The CEO of a major aggregator has said that the commentary around the value of brokers has “missed” an “important problem that brokers solve for their customers”, which should not be forgotten.
Connective CEO Glen Lees recently wrote to brokers outlining that while there had been “a lot of really positive and supportive commentary about mortgage brokers and the value that they bring to Australian home owners” following the release of the final report from the banking royal commission, he believes a “subtle point” had been missed from the broker value argument.
Mr Lees wrote: “Much of the commentary has focused on the obvious benefits that brokers provide, namely choice, convenience and, critically, fostering and driving healthy competition between lenders.
“However, I think there’s a subtle point that sometimes gets missed, and it’s my view that in a way, it’s the most important problem that brokers solve for their customers. It can be described in one word: Complexity.
“Whilst the general view is that brokers deal in rate, flexibility and convenience, I argue that the most valuable aspect of a broker’s role is in solving and managing the ever-increasing complexity in Australia’s home lending market,” he said.
Mr Lees continued: “As most brokers would know, credit policy, documentation requirements and credit appetite of lenders are varying with increasing frequency and amplitude. That is, the changes are more frequent, and there are bigger swings in all these criteria. Much of this change has flowed from increased regulatory scrutiny and in response to the royal commission itself.
“All of this adds up to more work for brokers and bank lenders alike, and as a result, credit has become more difficult to obtain.”
The Connective CEO highlighted that the broker share has hit new highlights recently, which has therefore resulted in an 11.2 per cent drop in the share of the proprietary channel.
“Think about that – 11.2 per cent of direct bank customers deserted their branch and turned to a broker to solve that complexity for them. In one quarter,” he wrote.
“It’s little wonder that the likes of Matt Comyn and CBA appear so intent on the destruction of mortgage brokers – they represent an existential threat to the legacy branch network of the large banks.
“Having noted the huge fall in bank direct share, it of course begs the question of why? I think the answer lies in that one word – complexity.”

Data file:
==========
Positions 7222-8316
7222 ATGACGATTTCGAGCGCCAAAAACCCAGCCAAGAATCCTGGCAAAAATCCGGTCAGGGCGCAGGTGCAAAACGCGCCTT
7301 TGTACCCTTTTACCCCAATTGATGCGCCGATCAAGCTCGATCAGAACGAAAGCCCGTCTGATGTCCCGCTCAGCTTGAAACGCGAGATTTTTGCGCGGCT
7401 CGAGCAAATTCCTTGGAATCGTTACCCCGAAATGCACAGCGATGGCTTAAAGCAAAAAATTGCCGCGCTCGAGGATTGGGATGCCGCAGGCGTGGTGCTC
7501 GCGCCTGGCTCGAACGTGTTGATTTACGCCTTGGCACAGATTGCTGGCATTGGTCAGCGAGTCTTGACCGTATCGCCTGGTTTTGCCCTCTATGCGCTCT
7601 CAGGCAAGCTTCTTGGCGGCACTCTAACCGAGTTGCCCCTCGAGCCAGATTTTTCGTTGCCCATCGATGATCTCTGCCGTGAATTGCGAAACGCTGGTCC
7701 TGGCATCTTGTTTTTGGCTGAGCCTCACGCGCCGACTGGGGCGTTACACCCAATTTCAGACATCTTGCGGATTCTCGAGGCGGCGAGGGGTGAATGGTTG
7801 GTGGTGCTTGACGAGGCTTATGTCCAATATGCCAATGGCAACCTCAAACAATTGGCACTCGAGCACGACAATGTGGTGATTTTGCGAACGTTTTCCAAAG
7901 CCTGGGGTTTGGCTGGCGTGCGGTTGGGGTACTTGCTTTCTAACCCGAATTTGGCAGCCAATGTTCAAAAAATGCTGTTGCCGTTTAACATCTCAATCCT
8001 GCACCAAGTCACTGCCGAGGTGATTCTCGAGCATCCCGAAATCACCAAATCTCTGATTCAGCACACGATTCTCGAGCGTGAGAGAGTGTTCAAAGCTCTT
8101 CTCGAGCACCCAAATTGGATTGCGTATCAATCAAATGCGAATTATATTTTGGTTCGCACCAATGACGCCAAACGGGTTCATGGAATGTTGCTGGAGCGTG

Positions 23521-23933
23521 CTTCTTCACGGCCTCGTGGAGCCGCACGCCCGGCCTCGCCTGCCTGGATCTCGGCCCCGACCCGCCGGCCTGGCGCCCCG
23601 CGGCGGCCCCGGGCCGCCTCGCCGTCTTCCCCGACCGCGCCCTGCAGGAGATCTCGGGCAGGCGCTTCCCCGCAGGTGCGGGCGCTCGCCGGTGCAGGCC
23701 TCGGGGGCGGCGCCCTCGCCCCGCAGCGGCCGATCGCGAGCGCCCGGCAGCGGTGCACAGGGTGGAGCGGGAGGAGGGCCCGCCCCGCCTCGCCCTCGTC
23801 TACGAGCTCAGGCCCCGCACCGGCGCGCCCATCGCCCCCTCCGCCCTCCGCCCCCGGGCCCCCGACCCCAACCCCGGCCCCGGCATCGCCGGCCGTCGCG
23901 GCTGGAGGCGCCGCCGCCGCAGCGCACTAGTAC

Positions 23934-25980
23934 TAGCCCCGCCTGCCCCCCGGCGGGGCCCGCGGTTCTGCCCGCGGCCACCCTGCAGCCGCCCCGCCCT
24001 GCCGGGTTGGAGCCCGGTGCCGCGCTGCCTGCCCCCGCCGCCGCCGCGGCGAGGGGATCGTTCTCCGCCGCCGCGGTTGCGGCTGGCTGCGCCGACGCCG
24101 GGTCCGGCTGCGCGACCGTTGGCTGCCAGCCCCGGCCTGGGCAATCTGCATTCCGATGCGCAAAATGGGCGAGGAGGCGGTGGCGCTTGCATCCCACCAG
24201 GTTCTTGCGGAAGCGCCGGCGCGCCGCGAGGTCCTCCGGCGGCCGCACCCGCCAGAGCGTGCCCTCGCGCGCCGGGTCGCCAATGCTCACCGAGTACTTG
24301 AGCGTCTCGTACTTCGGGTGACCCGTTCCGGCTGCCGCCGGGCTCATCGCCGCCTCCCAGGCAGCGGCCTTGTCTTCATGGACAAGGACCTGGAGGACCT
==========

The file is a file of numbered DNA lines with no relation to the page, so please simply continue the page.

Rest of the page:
Mr Lees elaborated: “As lender policy has become more complex, bank direct lenders have simply been unable to meet their existing customer’s needs. Direct customers who are now being told that they no longer qualify and are faced with a choice – do they walk down the street to the next bank, and risk getting the same answer (“computer says no…”) – or do they turn to a professional who specialises in solving the very complexity that most borrowers (and branch lenders) are not able to solve on their own?
“The answer is obvious.”
He concluded: “Following the release of the royal commission’s final report, there is now a stark choice before both government and opposition: do they support the channel that provides choice, convenience, competition and efficiently solves the problem of ever growing complexity, or do they follow Hayne’s poorly argued and perverse recommendations and hand power back to the big banks?
“Again, I think the answer should be obvious,” he said.
Connective has recently joined the building swell of groups launching campaigns to back the broker channel, with the Connective #Choicematters campaign focusing on fact that mortgage brokers offer home buyers value, service and choice. It is calling on consumers to pledge to support their broker because they “guide [them] throughout the loan process, provide [them] with access to a wide range of loans, offer [them] advice when choosing a loan, and give [them] ongoing support to ensure [their] loan remains suitable and competitive."
Associations, aggregators and brokers have all been voicing their support of the broker channel in the past week, with both non-bank lenders and the major banks also noting that any changes to remuneration will require great care and consultation.
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